Petrol subsidy reduces NNPC remissions to FAAC by 44%

Factual Pursuit of Truth for Progress

By Francis Ogwo

The sum of N621.55 billion has been deducted from the Federation Accounts Allocation Committee, FAAC, funds by the Nigerian National Petroleum Corporation, NNPC, as petrol subsidy in the first half of 2021, H1’21.

This is according to latest data which showed that the figure for subsidy amounted to about 43.97 percent of the N1.413 trillion gross revenue from the sale of Nigeria’s oil and gas by the Corporation.

According to the data provided by the NNPC to FAAC, the subsidy payments which are classified as ‘value shortfall’ in its books, showed that N25.37 billion petrol subsidy was deducted from its contribution to Federation Accounts in January, 2021.

Indicating a steady month-on-month rise in petrol subsidy cost, NNPC data also showed that petrol subsidy for the month of February was N73.13 billion while N111.97 billion was recorded in March. April subsidy deduction amounted to N126.30 billion; May was N114.34 billion while the June figure was N170.44 billion.

According to reports, the N621.55 billion spent on petrol subsidy in the first six months of the year is higher than the entire 2021 Federal budget for the health sector, N546.05 billion.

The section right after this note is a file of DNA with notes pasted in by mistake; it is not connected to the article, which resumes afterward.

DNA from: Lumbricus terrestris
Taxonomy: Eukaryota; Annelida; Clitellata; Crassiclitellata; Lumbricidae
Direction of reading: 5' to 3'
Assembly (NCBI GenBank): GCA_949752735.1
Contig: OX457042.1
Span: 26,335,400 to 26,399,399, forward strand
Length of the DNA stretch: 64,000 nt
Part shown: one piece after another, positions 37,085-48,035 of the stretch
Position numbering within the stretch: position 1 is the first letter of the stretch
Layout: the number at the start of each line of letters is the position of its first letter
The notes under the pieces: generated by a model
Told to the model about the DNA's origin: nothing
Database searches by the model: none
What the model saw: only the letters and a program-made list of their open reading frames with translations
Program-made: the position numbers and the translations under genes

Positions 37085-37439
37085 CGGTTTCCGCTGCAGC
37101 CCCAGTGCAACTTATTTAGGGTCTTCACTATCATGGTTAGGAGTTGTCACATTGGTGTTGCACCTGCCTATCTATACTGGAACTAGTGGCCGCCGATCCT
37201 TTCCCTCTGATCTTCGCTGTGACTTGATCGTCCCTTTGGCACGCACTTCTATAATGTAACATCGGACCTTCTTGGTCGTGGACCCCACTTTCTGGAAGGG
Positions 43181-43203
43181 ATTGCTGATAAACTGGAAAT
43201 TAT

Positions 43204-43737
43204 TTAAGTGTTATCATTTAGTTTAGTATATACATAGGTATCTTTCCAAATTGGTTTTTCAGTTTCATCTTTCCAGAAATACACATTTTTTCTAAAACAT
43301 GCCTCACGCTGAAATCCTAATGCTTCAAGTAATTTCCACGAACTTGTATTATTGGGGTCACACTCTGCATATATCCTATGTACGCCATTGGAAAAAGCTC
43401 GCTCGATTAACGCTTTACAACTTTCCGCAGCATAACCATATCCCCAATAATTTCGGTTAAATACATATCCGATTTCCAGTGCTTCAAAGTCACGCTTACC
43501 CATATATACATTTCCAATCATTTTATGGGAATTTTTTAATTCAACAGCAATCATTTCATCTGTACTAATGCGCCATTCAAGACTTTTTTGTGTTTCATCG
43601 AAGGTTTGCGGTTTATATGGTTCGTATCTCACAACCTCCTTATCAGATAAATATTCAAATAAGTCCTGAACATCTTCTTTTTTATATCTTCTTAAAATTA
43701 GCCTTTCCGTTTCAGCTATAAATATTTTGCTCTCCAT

At the H1’21 figures, the subsidy cost has already significantly outstripped the 2021 full year budget Federal budget for healthcare by 13.8 percent. It has also far outstripped Works and Housing (at N399.7 billion) by 55.6 percent and Education (at N226.2 billion) by 174.8 percent.

Speaking on the development, President of Nigerian Association of Energy Economics, Prof. Yinka Omorogbe, said petrol subsidy payment remains a waste to the Nigerian people and the rich were main beneficiaries.

She pointed out that as long as the price of the product remains cheaper in Nigeria, the country would continue to subsidize petrol consumption across the West African sub-region.

“The situation is like this because we are subsidizing everybody,” she added.

On his part, the Director, Centre for Petroleum, Energy Economics and Law, University of Ibadan, Prof. Adeola Adenikinju, said the high petrol consumption figure was due to smuggling of the product out of the country.

According to him, “There is no way Nigerians would be consuming the 103 million litres per day declared a few months ago by the NNPC. If you look at the history when the economy was functioning well, when there was free movement of goods and services, we were not consuming up to that.

“In fact in 2019 when we were talking about 50 million litres/day, the then Group Managing Director of the NNPC said those figures could not be real, disclosing that the estimate they have done is around 30-35 million litres/day. ‘‘So it is implausible; the current consumption volume as declared cannot be real.

‘‘What is happening is the evil of subsidy. We are not just subsidizing Nigerians; we are subsidizing people in the sub-region. We are subsidizing the Cameroonian, people in Niger Republic, Benin etc.

‘‘Until we really stand up to tackle subsidy headlong Nigeria will continue to fritter away scarce resources that we should have used to fund development projects.